News

If cough persists: terminal illness can be the cause

If cough persists: terminal illness can be the cause



We are searching data for your request:

Forums and discussions:
Manuals and reference books:
Data from registers:
Wait the end of the search in all databases.
Upon completion, a link will appear to access the found materials.

Ignorance about common disease COPD: First symptoms are often not taken seriously

Especially during the cold period, long-lasting cough is often not taken seriously enough or is attributed to an existing flu or a simple cold. But the complaints can also be caused by a previously incurable common disease: COPD.

The third leading cause of death worldwide

If there is a long-lasting cough in autumn and winter, this is often due to the fact that simply the immune system is not strong enough during the cold period and therefore you have caught a flu or a flu-like infection. But the complaints can also indicate chronic obstructive pulmonary disease, or COPD (chronic obstructive pulmonary disease). Although this disease is the third leading cause of death worldwide after a heart attack and stroke, according to experts, knowledge of the population is still shockingly low.

Untreatable illness leads to painful death if left untreated

Although more and more people are suffering from chronic obstructive pulmonary disease, which is popularly known as smoker's cough or smoker's lung, knowledge of this disease is still alarmingly low among the population, warned Austria's lung specialists.

Since clear symptoms are often ignored and a doctor is often consulted very late, valuable time is lost, because the earlier the disease is treated, the greater the chances of “stopping” COPD today.

This is of central importance because the disease is incurable and, if left untreated, leads to an agonizing death from suffocation.

Take the first hints seriously

The Secretary General of the Austrian Society for Pneumology, ÖGP, Prim. Priv.-Doz. Dr. Bernd Lamprecht, on the occasion of World COPD Day on November 21, insists on the importance of taking the first signs of COPD such as long-lasting cough seriously and seeing the doctor.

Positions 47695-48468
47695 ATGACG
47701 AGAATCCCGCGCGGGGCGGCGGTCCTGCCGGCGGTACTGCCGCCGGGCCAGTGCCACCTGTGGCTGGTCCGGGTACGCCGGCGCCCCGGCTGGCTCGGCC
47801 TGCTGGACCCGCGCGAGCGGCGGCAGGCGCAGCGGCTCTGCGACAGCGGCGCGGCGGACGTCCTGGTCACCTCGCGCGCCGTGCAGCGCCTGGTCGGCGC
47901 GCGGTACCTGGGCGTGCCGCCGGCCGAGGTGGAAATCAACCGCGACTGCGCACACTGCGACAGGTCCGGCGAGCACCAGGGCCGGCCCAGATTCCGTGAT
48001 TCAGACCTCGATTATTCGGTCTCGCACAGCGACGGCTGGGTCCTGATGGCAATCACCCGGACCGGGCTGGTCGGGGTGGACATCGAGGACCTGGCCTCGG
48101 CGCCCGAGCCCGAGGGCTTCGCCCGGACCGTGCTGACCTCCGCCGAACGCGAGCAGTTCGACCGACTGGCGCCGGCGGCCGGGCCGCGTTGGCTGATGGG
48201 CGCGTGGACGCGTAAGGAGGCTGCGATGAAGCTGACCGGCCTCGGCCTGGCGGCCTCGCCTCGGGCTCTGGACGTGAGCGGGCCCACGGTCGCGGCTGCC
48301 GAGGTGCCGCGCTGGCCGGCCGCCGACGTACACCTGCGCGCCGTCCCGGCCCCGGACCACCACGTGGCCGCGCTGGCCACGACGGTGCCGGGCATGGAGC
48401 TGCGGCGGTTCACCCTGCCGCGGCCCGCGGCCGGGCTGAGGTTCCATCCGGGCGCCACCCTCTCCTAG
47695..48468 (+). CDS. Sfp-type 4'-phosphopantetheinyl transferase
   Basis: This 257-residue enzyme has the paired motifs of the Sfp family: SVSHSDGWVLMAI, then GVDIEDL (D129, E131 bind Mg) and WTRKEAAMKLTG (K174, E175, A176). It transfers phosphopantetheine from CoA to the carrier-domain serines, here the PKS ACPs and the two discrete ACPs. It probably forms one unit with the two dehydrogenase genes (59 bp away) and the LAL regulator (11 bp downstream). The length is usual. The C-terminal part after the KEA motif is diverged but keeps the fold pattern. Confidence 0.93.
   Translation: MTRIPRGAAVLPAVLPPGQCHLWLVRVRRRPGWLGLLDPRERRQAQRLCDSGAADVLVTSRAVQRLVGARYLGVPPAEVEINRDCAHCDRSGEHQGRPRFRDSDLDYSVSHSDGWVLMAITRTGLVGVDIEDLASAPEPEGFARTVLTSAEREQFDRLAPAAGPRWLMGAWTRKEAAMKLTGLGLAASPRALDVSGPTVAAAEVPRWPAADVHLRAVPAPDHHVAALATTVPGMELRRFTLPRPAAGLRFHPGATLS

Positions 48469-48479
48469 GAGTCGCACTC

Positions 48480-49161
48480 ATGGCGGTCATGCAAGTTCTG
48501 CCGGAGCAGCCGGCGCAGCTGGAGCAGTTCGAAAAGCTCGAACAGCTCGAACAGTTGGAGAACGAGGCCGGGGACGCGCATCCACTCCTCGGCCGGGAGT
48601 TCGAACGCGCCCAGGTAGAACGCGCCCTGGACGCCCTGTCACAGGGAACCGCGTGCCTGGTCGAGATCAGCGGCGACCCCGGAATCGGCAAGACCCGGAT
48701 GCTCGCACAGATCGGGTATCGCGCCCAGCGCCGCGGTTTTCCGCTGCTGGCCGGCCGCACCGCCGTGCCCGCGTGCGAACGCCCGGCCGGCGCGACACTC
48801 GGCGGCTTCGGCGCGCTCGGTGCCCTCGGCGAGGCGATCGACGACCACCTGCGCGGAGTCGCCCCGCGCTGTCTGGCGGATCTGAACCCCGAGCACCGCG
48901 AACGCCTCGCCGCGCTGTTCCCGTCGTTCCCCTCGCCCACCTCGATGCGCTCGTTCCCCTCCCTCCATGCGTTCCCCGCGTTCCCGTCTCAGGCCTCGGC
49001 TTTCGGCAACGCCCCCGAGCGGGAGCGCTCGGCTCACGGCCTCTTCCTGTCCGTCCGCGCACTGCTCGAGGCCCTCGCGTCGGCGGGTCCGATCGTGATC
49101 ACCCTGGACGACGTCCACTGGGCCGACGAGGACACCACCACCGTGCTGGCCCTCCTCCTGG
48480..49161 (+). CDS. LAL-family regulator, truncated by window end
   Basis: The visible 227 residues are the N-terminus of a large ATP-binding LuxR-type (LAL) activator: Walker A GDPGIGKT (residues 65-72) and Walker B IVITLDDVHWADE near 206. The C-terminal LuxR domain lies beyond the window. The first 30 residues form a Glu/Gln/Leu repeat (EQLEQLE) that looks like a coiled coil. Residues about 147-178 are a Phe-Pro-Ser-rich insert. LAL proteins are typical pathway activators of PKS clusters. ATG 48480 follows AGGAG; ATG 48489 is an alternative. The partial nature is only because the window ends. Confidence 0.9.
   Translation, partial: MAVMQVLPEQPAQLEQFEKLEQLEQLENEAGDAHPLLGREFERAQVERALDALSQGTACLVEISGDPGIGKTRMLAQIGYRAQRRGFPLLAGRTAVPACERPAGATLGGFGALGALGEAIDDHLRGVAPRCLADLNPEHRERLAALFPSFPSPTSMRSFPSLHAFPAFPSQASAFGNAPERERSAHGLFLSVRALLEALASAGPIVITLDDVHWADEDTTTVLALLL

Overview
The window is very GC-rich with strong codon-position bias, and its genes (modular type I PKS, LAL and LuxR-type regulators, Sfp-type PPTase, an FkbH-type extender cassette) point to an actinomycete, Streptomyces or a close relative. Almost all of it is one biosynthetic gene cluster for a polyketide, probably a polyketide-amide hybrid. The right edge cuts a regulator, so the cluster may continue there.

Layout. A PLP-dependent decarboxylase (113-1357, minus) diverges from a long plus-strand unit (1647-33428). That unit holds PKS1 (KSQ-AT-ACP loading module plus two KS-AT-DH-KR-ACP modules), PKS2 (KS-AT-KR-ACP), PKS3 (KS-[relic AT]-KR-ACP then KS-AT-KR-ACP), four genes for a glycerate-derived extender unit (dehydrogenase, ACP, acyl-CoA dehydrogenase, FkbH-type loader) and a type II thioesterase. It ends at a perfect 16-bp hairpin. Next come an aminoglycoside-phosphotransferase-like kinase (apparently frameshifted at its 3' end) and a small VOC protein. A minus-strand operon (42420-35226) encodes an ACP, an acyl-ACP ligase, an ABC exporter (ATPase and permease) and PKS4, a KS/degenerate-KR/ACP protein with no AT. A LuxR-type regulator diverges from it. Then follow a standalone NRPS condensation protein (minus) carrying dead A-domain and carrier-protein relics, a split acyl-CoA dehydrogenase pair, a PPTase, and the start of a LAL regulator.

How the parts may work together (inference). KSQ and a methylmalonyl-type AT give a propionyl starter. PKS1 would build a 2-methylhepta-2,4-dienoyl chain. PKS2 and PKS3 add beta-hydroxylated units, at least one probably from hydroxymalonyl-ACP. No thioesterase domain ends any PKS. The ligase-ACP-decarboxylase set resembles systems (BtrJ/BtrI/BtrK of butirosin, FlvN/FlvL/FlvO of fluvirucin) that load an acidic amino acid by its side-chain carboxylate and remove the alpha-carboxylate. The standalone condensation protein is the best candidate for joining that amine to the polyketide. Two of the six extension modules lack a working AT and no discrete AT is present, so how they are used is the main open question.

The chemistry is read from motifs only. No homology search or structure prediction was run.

As stated in a company statement, the presence of a number of different risk factors also makes it necessary to clarify whether there is a COPD.

Until a few years ago, the therapeutic options were still very limited, in recent years there have been reports of new therapeutic approaches or even the hope of a breakthrough in the treatment of COPD.

However, it is always crucial: the earlier the disease is recognized and treated, the better the prognosis and quality of life of those affected.

AHA symptoms can be the first signs

Sputum, cough, shortness of breath - the so-called AHA symptoms can be the first signs of COPD.

However, these initial symptoms are often trivialized or attributed to other “circumstances” or illnesses. Breathing is only slightly restricted at the beginning, shortness of breath only occurs during physical exertion.

A symptom that is dismissed with sentences such as "You are not in good condition at the moment". The main symptom of “cough”, according to Dr. Lamprecht unfortunately often trivialized.

"COPD is so insidious, among other things, because the first symptoms are often not perceived correctly by the patient, recognized and therefore not communicated to the doctor," said the doctor.

Especially in the cold period, long-lasting cough is often not taken seriously enough or attributed to an infection and COPD is therefore not recognized in time. Therefore, patients should always tell their doctor about a persistent cough.

Especially if the cough persists for more than eight weeks, the alarm bells should ring.

History can be slowed down or stopped

A simple pulmonary function test, so-called spirometry, can provide valuable information about the possible presence of COPD.

The disease should definitely be diagnosed and treated when the symptoms are not yet clinically significant. So if the patient is already ill, but can still 'hide' the symptoms - also from himself - through avoidance strategies.